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Hochul confident there will be no religious exemption for COVID-19 vaccine in New York

Governor Kathy Hochul is making her opinion be known about the fight against the COVID-19 vaccine mandate New York State instituted last week for healthcare workers. The deadline came-and-went with some hospitals and facilities reporting the loss of valuable employees and manpower.

However, some were allowed to remain as the courts reconsider the lack of religious exemption in the mandate. The state did not provide a religious exemption, and Governor Hochul has been among those in state government arguing that no religion has advocated against vaccination.

Two different judges have issued temporary orders preventing the state from enforcing the vaccine mandate on those who have claimed a religious exemption. One of those expires October 12. The other expires on October 14.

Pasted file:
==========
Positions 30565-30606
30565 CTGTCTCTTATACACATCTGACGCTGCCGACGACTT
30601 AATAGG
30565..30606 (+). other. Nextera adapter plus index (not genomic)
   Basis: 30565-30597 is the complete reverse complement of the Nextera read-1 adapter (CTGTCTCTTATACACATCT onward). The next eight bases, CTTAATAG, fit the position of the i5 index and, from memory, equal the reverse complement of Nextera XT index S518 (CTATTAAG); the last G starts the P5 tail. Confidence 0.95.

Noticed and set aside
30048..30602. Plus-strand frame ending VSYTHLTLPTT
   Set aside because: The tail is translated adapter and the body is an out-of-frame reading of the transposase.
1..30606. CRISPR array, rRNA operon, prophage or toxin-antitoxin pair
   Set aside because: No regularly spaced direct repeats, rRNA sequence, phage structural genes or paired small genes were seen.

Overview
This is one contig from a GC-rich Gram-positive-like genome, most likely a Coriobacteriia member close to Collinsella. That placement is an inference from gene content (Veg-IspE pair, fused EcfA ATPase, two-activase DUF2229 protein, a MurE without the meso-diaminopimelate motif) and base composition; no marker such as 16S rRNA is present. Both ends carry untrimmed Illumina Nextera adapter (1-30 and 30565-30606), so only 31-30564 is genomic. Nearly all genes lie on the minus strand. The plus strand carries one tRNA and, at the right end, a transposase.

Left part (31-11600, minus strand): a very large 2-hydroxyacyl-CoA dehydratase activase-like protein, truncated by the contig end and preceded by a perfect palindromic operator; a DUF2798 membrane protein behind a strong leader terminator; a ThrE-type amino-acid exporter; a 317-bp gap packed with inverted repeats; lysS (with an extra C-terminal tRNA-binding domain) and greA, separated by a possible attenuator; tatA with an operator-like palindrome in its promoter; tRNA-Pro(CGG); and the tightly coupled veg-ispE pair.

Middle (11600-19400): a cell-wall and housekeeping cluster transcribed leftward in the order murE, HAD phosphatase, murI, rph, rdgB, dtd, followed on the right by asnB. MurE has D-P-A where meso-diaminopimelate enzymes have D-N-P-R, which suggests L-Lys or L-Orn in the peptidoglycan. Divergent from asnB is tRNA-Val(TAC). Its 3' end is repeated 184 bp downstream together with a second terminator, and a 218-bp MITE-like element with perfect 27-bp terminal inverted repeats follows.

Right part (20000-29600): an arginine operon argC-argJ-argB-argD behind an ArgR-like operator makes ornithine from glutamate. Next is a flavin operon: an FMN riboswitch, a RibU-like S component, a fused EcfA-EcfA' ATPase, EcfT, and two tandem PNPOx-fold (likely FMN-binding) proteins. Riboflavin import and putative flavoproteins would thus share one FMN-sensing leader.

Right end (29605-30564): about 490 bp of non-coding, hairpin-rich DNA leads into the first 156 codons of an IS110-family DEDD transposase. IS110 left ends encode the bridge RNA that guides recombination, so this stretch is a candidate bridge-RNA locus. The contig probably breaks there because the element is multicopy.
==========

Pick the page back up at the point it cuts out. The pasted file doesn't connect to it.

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“Now you’ll see by the end of the week, it’ll be 100-percent [of healthcare workers vaccinated]. We’re about 92-94 right now. We’re watching that close, so people are realizing that we’re coming up on a deadline, especially those who thought they were going to get a religious exemption. I do not believe it’ll be upheld in court,” Hochul confidently said on Sunday.

Cassandra Kazukenus, Senior Attorney with Martin, Harding & Mazzotti, LLP tells 13WHAM that this could be similar to the ruling that was made in 2019 when the religious exemption was ended for school children during a measles outbreak. “In that case, the court upheld that the removal of the religious exemption was not unconstitutional. Mostly, it passed a rational basis test,” she explained.

It’s unclear if a ruling will come by the end of the week on the matter, or what prompted Hochul’s confidence on the matter.



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